Being surprised at is usually a more measured reaction than being surprised by something - which is a more instantaneous reaction.
During his two-month tour, he was often surprised at his hosts' generosity.
While sitting watching the TV, he was surprised by the door-bell - who could it be at this time of night?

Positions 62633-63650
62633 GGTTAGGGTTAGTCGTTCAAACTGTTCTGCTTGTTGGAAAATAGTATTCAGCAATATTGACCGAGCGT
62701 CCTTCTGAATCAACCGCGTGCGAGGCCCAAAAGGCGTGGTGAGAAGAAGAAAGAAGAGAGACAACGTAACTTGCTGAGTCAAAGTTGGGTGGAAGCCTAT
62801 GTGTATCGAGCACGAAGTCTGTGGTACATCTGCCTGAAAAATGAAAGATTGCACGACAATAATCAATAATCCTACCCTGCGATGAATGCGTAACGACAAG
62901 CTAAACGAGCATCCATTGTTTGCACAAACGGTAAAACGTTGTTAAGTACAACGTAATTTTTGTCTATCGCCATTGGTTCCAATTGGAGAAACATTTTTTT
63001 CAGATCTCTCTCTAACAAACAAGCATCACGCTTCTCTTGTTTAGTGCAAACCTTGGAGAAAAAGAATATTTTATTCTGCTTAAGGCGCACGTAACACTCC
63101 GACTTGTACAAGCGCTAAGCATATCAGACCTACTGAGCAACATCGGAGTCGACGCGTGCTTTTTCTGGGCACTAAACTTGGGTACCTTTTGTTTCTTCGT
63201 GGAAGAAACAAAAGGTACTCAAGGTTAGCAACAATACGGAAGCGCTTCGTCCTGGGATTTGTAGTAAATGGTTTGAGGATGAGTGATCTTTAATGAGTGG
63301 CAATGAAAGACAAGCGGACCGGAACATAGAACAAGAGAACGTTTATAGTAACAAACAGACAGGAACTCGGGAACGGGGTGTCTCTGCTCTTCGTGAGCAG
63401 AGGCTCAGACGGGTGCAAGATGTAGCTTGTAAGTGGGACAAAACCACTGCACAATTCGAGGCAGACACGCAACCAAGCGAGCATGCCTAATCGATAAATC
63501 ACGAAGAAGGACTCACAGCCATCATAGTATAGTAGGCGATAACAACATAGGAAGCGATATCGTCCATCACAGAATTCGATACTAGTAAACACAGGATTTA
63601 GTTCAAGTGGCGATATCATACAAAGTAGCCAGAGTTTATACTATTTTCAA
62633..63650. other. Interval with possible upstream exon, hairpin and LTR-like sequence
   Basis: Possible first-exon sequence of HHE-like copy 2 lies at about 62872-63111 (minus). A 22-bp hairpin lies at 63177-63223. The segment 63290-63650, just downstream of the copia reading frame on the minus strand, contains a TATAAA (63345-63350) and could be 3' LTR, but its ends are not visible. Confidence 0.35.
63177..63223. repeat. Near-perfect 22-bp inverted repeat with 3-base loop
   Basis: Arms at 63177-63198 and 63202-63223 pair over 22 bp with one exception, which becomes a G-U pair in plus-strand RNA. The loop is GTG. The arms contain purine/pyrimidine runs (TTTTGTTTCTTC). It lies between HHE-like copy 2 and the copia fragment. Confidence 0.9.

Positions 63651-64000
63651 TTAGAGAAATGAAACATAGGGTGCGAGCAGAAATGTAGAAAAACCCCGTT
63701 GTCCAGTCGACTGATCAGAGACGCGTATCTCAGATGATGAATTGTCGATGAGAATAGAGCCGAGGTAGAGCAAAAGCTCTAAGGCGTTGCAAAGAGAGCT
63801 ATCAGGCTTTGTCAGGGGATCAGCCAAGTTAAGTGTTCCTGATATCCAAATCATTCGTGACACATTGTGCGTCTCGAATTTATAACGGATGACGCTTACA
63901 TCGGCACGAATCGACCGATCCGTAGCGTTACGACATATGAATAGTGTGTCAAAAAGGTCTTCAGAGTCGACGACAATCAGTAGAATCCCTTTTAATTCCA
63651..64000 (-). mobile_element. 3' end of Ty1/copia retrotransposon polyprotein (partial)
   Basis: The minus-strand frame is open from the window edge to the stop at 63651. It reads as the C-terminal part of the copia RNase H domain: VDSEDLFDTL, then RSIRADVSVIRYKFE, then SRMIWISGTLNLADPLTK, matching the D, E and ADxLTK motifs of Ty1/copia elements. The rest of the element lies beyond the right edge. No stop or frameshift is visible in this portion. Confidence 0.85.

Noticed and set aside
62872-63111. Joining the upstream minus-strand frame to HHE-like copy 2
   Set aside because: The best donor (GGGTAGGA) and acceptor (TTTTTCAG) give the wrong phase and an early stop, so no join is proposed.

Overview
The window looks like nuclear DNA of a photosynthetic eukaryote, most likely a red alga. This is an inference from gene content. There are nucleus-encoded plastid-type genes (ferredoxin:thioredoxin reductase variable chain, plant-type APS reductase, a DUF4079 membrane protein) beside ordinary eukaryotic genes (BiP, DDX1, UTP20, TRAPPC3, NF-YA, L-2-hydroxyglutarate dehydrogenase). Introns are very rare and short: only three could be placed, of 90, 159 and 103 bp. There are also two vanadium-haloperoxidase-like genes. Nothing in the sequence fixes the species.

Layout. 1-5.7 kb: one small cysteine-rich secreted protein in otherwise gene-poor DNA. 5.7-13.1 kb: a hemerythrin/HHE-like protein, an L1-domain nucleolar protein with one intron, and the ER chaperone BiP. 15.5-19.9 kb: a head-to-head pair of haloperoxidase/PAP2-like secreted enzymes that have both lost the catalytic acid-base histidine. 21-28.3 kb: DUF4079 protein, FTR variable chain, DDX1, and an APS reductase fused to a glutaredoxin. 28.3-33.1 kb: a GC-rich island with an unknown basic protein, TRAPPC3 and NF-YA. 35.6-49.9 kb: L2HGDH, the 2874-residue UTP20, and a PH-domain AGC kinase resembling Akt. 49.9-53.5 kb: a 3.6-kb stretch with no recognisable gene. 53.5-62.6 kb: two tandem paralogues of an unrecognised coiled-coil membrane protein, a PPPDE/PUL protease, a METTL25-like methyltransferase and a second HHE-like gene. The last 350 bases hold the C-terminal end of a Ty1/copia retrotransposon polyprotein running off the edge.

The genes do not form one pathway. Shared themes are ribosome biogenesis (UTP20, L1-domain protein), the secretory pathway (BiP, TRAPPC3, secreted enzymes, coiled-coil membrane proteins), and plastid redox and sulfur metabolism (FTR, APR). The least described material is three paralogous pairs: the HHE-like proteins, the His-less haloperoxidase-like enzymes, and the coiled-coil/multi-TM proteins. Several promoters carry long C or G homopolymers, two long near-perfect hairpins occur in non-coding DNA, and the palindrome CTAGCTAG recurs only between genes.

There's also a figurative meaning of 'surprised at' (struck by something's moral unexpectedness): a teacher at my primary school once said, memorably 'Robert Knowles, I'm surprised at you' (she was quite easily shocked, but the word I'd used was rather shocking ).
Owls hunt by night.